Word has been received at the expo
sition headquarters of the thrilling ad
ventures .1. S. Merrill of this city re
cently had-In carrying to New York
via New Orleans a banner with the
slogan "San Francisco, the- Exposition
City, 1915." Merrill was traveling.east
with a party of New York capitalists
and had the banner attached to the rear
platform fo the private car in which
the party rode.
The banner was well received until
the train reached El Paso..-, From there
until they, were cast of New Orleans
there was trouble. .At San Antonio the
banner was shot full of holes, and at
New Orleans It was torn from the car.
A new banner was produced and tri
umphantly, carried into New York city.
IRISH SOCIETIES
PLAN CELEBRATION
Memory of Erin's Patron Saint
Will Be Kept Green on
March 17 '
Plans for the' St. Patrick's day cele
bration^ to be given under the auspices
of the United Irish societies of San
Francisco, are rapldljynearlng comple
tion. -The St. Patrick's day convention,
of which Eneas Kane is secretary, has
partially arranged the day's program.
This will begin with high 'mass in." St.
Mary's cathedral. Van Ness avenue,
when' several - hundred children * will
march-In. a. body to the edifice, .accom
panied by members of the United Irish
societies. '-
* Rev.**-Father Peter C. Yorke* will'de
liver the oration In the afternoon; when
a musical and -literary, program* will ,be
held. The, afternoon portion of f. the
day's f celebration > will take place in '• a
local *- theater,-,yet. to be : selected. -In
the 1 evening the grand ball will take
place. .... - '.._,:_.■-•'.*./.'■
Among those" on the executive com
mittee of the convention is Mrs. T. P.
O'Dowd,* who 1 * is 'aiding'in the plans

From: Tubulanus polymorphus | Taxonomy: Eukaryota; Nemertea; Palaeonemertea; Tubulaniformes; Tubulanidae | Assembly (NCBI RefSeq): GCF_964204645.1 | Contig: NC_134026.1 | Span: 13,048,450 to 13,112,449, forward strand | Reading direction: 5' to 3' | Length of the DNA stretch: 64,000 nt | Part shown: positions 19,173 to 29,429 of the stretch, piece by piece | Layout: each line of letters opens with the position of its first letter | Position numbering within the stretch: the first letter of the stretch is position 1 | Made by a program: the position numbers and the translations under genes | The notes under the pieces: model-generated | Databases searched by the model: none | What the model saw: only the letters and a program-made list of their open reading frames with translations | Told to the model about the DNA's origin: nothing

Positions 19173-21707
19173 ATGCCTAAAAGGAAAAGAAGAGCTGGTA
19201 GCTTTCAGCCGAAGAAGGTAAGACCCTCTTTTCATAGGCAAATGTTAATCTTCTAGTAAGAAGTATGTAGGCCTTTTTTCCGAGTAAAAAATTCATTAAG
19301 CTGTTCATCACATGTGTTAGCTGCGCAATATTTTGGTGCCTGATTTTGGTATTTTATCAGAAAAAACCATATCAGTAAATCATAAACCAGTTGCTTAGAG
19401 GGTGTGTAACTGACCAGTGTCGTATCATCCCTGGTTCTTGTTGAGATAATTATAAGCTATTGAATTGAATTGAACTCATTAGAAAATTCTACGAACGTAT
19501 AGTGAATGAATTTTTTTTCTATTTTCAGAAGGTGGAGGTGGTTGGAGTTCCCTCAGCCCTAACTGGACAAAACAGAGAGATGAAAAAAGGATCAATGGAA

that . are"? being made - for'- the women's
part in the day's events. , Mrs. O'Dowd
is the organizer of the Juvenile branch
of , i the ; ladle." auxiliary *to * the Hiber-,
nians. *SHSBBBtEis£^-' «
':', "While the- plans for „the". day have
not.been completed:asf yet. ;it; is stated
that this • year's St. Patrick's day cere
monies will be tha biggest ever, held in
San "Francisco., ' ' /..-.^; -! .
;-
| :'_ : : ■■_■_' ._ .... DIED .;V ' . ■*-'•*'!' -- --v
1 BAILEY— In this city., February 6, 1011.; James
Pyaa". Bailey.-beloved husband of," Maria R.
;":': Bailey, father of Albert K. and Milton D.
'.'•: Halley and. Florence iM.Mohr, a uatlTtt of
'. 'Uoaton,,M|igs., aged ",'i yeara, * *
; y*v-\ *;" — J—. .*♦•
r *^ T.AXFORAY •
DISTRICT
€' The large level
tract where the
aviation meet
rraa " recently
held, at South
San Francisco.
San ' Mateo
county.': .fear
enough to bay
for water ef- -
, feet* .to be ..ae
,"'• ;' eured. 1 ;-: . -•■
. a— -——-——— ♦
Fair Delegation Thanks
The Call for Its Work
■ ■" ' , ■ t saaJ •
Editor Call:" The members- of
the Panama-Partite delegation fa
Washington desire to extend ;to
you, through your Washington
correspondent, their hearty thanks
for the splendid work your paper
haa { done and '; the great assist
ance rendered to-un by Mr., Ira
Bennett and his assistants .In
promoting the Interests of San
Francisco -In this campaign and
in no ably seconding and sup
porting their efforts for federal
recognition of San Franclsce an
the exposition city.
Yours very truly, .
H. B. HALE,
M. M. de YOUNG,
JAMES MeNAB,
A. W. SCOTT JR.,
.1.E0.Y -LOSS. -
Feb. 1, IJUi.
VERBA BUENA IS
I SUGGESTED SITE
Oakland Citizens Propose
Island as Location of
Exposition- -
OAKLAND, Feb. 6.—Verba Buena isl
and has been suggested to city officials
as a site for the Panama-Pacific expo
sition. Citizens writing to Mayor Frank
K. Mott and to City Engineer F.C. Tur
ner have broached the subject. Con
sideration, by offices has brought the
conclusion that'll would be feasible tcp
make the bay.lsland the fairgrounds.
It. .V. Weymouth, an, architect and
engineer of San Francisco, addressed a